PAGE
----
- Approach the assessment with a positive attitude.
During the assessment
- Most psychometric tests provide a series of examples before you begin; take your time to understand them. If you do not understand something, ask, you are not being assessed at this stage.
- If it is a timed assessment, be aware of the allocated time period and pace yourself accordingly.
- Don’t over deliberate on the personality questionnaires, just be honest, and go with your initial instinct.
- If you feel overwhelmed during the assessment, breathe slowly and remember that psychological assessments are only one aspect of the selection process.
WHAT ARE THEY REALLY LOOKING FOR?
Punctuality – Always ensure you arrive on time, and if something unexpected occurs, call to let them know you may be running late. It is not a good first impression if they have to wait for you to arrive.
Presentation – Clothes should be clean and neat, and hair should be tidy. Avoid excessive accessories such as novelty ties and large colourful earrings. You want them to remember you, not your trimmings. If you’re not sure about the dress code, dress conservatively, as it is better to over dress than under dress.
First Impression – Regardless of how well you impress the interviewer throughout the interview, their initial impressions of you will have an impact on the way they view you. Use the name of the interviewer when greeting and introduce yourself confidently and warmly. Eye contact and a genuine smile can set you up for success in an interview.
Experience – The interviewers have already seen your resume. What they are really looking for at the interview is your ability to relate your previous experience to the current role. Prepare your responses before you arrive so that
you can articulate how the skills and knowledge you have gained will assist you in the new position.
Communication skills – Communication is one of the most important attributes that employers are looking for. Make sure your responses are short and direct, and that they adequately answer the question. Don’t ramble or provide unnecessary or unrelated information. Use non-verbal communication such as eye-contact, holding your head level, leaning slightly forward, and directing your body toward the interviewer, to create a positive impression and communicate that you are interested in what the interviewer is saying.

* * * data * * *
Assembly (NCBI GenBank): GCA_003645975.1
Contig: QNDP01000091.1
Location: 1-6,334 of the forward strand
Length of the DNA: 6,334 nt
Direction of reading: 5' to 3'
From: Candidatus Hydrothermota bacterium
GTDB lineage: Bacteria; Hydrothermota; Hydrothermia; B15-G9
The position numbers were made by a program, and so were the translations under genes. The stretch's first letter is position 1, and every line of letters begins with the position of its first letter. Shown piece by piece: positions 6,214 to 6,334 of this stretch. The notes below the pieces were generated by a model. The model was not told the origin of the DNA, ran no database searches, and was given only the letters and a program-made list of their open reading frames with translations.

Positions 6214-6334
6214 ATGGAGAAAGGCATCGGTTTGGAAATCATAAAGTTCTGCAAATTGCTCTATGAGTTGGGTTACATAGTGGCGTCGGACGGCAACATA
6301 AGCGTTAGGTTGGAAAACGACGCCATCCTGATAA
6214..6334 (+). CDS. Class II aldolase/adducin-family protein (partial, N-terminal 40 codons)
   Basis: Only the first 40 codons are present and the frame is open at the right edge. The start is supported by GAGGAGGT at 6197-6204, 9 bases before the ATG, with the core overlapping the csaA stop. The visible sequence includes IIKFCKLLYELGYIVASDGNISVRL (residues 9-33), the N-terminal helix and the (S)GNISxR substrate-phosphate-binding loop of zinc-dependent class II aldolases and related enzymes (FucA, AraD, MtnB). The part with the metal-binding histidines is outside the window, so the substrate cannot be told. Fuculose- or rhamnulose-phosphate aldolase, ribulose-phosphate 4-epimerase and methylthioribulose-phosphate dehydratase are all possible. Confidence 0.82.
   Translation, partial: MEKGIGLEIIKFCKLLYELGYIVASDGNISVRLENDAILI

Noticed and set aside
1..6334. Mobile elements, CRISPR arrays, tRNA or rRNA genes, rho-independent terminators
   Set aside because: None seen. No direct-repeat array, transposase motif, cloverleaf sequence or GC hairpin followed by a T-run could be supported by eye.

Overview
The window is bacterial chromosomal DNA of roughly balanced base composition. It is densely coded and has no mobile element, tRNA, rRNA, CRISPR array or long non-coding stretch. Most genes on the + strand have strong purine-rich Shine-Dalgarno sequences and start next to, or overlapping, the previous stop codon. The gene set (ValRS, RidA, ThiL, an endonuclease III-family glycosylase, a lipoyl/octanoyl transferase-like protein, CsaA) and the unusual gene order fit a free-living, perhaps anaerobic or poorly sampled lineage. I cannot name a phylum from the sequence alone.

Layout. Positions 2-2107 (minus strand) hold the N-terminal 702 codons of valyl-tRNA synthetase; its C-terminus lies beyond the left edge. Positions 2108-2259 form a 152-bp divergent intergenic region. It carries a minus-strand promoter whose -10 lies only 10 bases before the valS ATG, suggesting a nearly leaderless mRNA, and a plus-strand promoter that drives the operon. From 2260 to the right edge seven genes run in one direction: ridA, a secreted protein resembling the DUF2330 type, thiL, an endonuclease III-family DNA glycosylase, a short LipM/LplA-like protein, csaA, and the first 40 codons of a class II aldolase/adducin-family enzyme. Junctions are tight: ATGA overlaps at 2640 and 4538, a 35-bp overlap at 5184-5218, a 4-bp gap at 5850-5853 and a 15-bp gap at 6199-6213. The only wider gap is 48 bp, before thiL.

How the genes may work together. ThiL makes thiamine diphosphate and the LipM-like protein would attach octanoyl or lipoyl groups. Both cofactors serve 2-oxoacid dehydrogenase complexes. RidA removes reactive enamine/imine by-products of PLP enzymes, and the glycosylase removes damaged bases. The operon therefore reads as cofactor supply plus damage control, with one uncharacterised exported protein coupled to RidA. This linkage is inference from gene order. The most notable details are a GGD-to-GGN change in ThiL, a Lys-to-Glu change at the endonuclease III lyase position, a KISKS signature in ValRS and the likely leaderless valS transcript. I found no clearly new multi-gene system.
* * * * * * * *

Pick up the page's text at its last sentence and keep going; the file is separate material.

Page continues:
Competence – Employers are trying to assess how competent you are likely to be in future roles. They may ask you about previous situations such as how you handle difficult customers, ethical dilemmas, stressful situations, and working within a team.
Responses to strengths and weaknesses – Interviewers often ask candidates what they believe are their strengths and weaknesses. Don’t just list a whole range of attributes, relate it to the position that you are applying for and emphasise how it will assist you in being a competent employee. When reporting weaknesses, do so in a positive manner by stating how you are addressing this weakness.
Company Knowledge – Before the interview, do your research! Find out about the company background, the organisational structure, key employees, and the industry they are involved in. Candidates are generally asked why they wish to work for a certain company. Answers that draw upon details about the organisation will certainly impress the interviewer.